I've learned that I still love him, but I don't know why. I'd like that back, and I think that if our marriage is to work, I need it. I like seeing him sometimes, but every time I do see him, I'm a bitch, and I need to get past that. I don't want our life together to be a battlefield anymore than I want it to be a wasteland, and I won't accept that. I know that I have to grow here.

This separation has helped me shed the martyr's robes I'd become too comfortable wearing. I don't like the long-suffering, self-sacrificing and oh-so-aware-of-it-even-if-she-won't-admit-it Cyn. She's a pious, depressing pain in the butt. I'd much rather be a 'yeah, things may suck for the moment, but screw that, I'm going to live well anyway' kind of woman now. I've stepped into my shadow self a lot in the last couple of months and come back stronger. I've come to realize that I am a remarkable woman, and I'm finally starting to shake off the gutless wonder part of myself. It's still in process, but I'm coming along.

Doing what I felt were the right things when my family needed me has meant separating from myself over the last few years. I've had to listen to the silence left in the house while the womanchild was building her own life to find more of me again. I've had to keep my eyes wide open. I haven't liked every detail I've seen. It's been that first look in the mirror upon waking in the morning and then realizing what I'm seeing is the toll of the psyche restoring itself as it does in the world of sleep and dreams. The building may look shattered, but the foundation is intact again, and each step of the process is putting a better face out into the world.



9 Comments:

Blogger Wenda said...

I'm not sure I have words with which to comment meaningfully on this profound piece of self-awareness and personal growth, but I don't want to have stopped here without letting you know how much I learn about you and about me from your self-revelation.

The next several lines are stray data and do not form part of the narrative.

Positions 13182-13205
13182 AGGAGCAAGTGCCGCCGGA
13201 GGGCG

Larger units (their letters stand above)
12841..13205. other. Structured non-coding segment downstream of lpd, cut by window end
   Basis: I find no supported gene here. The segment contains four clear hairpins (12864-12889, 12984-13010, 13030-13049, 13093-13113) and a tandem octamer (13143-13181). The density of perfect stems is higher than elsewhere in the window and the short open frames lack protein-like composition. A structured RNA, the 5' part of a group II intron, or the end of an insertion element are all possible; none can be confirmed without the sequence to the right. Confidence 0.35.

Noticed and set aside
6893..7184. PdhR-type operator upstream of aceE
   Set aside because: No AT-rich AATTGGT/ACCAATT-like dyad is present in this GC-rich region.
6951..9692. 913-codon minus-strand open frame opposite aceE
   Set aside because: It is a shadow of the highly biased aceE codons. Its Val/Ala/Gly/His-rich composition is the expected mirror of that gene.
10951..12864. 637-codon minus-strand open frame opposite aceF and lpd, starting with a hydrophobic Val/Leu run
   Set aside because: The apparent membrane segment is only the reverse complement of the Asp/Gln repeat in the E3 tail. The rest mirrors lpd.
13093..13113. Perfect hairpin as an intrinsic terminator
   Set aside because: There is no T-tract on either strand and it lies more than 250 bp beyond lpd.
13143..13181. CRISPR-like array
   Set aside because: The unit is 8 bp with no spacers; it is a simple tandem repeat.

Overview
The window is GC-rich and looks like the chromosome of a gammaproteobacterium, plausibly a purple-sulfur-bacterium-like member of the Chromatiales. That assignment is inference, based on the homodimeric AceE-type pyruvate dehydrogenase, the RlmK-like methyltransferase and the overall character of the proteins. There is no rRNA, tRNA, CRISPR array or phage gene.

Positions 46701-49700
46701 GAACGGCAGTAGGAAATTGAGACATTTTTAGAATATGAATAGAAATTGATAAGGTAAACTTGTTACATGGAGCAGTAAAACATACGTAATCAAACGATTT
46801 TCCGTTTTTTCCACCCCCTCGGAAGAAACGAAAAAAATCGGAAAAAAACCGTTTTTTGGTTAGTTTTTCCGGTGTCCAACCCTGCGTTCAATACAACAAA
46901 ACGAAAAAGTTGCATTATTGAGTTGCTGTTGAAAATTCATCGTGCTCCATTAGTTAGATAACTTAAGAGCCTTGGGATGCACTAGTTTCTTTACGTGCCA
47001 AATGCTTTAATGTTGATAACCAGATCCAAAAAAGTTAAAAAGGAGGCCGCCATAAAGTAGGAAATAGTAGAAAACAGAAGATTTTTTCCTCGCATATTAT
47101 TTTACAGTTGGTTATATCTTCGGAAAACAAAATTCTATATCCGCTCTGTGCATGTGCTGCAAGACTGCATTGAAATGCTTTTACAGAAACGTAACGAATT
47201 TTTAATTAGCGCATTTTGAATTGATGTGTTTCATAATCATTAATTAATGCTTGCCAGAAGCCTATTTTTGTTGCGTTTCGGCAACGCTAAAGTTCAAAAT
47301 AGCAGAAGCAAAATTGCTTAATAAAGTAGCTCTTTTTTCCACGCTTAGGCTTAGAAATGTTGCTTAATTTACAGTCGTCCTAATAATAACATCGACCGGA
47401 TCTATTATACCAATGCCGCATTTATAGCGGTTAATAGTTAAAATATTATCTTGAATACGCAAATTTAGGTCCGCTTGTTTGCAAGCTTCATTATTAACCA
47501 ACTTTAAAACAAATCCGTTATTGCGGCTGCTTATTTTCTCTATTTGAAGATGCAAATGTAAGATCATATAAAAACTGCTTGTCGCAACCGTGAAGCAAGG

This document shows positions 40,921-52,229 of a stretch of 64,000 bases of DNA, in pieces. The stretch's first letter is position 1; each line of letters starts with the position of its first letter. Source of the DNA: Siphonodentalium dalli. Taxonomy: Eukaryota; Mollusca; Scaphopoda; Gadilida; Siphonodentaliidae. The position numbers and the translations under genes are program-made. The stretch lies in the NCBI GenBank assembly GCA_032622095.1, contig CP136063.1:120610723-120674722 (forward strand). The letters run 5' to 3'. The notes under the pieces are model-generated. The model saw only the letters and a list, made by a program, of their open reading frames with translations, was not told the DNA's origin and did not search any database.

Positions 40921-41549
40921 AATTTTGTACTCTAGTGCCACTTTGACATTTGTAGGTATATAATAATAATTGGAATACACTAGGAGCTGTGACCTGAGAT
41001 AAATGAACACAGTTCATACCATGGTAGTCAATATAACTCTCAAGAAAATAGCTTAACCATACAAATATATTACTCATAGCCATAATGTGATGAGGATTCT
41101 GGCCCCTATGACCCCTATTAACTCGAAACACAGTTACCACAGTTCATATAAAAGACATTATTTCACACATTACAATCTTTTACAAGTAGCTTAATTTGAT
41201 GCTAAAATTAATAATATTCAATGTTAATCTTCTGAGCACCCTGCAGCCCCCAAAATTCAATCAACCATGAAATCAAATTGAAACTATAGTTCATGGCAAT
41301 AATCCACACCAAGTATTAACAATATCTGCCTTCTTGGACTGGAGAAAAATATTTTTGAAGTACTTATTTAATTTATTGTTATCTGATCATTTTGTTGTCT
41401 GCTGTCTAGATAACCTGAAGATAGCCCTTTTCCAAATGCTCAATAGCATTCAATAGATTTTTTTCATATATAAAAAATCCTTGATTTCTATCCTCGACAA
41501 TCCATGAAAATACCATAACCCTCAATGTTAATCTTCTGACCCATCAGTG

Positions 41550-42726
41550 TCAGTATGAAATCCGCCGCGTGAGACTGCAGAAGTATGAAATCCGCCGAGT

November 04, 2006 6:12 PM  
Blogger Lisa :-] said...

Another post loaded with all kinds of food for thought.

November 04, 2006 7:52 PM  
Anonymous Anonymous said...

:::cheering:::

Ivy

November 04, 2006 9:37 PM  
Blogger ChasingMoksha said...

I sure hope he see a doctor for depression. It seems that women are expected to go but men somehow can get over it.

"I wonder who and what I may have been if I had been supported in the ways that I gave to him."

Wow. Tell me about it. You may be the president of the United States. I think of graduating (with honors) and think how NO ONE, NO ONE helped me. I had to juggle everything to make it happen. It did not bring in money so it was not looked on favorable. At the end of the path, at the PhD it will make less money than his job, so it still gets no respect. yada yada yada...


Stay strong.

November 04, 2006 9:52 PM  
Blogger alphawoman said...

I was downsized from a job and it is a devesting feeling. A hit to self worth and self esteem. It is a promicing step for him to be working again.

November 05, 2006 5:33 AM  
Anonymous Barbara said...

My hope, my prayer for the two of you is that as you come together and see and know the changes in one another this era has wrought, that the two of you can fall in love all over again. Sometimes, because people do change and seldom stay the same, that is a necessary part of making it for the long haul.

November 05, 2006 11:44 AM  
Blogger Laura said...

You've been through a lot, Cynthia. To me it sounds like you are handling it all with grace and with your wits about you. It is very hard to live with a depressed person (I have been there, too). Like so many other diseases (alcoholism, addiction) depression can only be cured by the person who has it, the cure can't be imposed from the outside. I'll be thinking of you.
Laura
http://journals.aol.com/hope5555/AmIThereYet/

November 05, 2006 4:44 PM  
Blogger sunflowerkat119 said...

Oh Cynthia...
I'm sorry it's been so long since I've been by here. I had no idea you had seperated from you husband. This post reflects just how important it is to you to grow from the experience, no matter what the outcome. I just hope you find your way to a happy and peaceful future. Somehow, I'm sure you will.

I won't be a stranger any more....

November 05, 2006 10:45 PM  
Blogger Theresa Williams said...

This post sounds so positive. Good for you. I am enjoying the new look for the blog, too. I like the large Capital letter that sets off each post. I say to you "Zaytuch"! (that is the word verification this time around.)
:-)

November 06, 2006 12:15 AM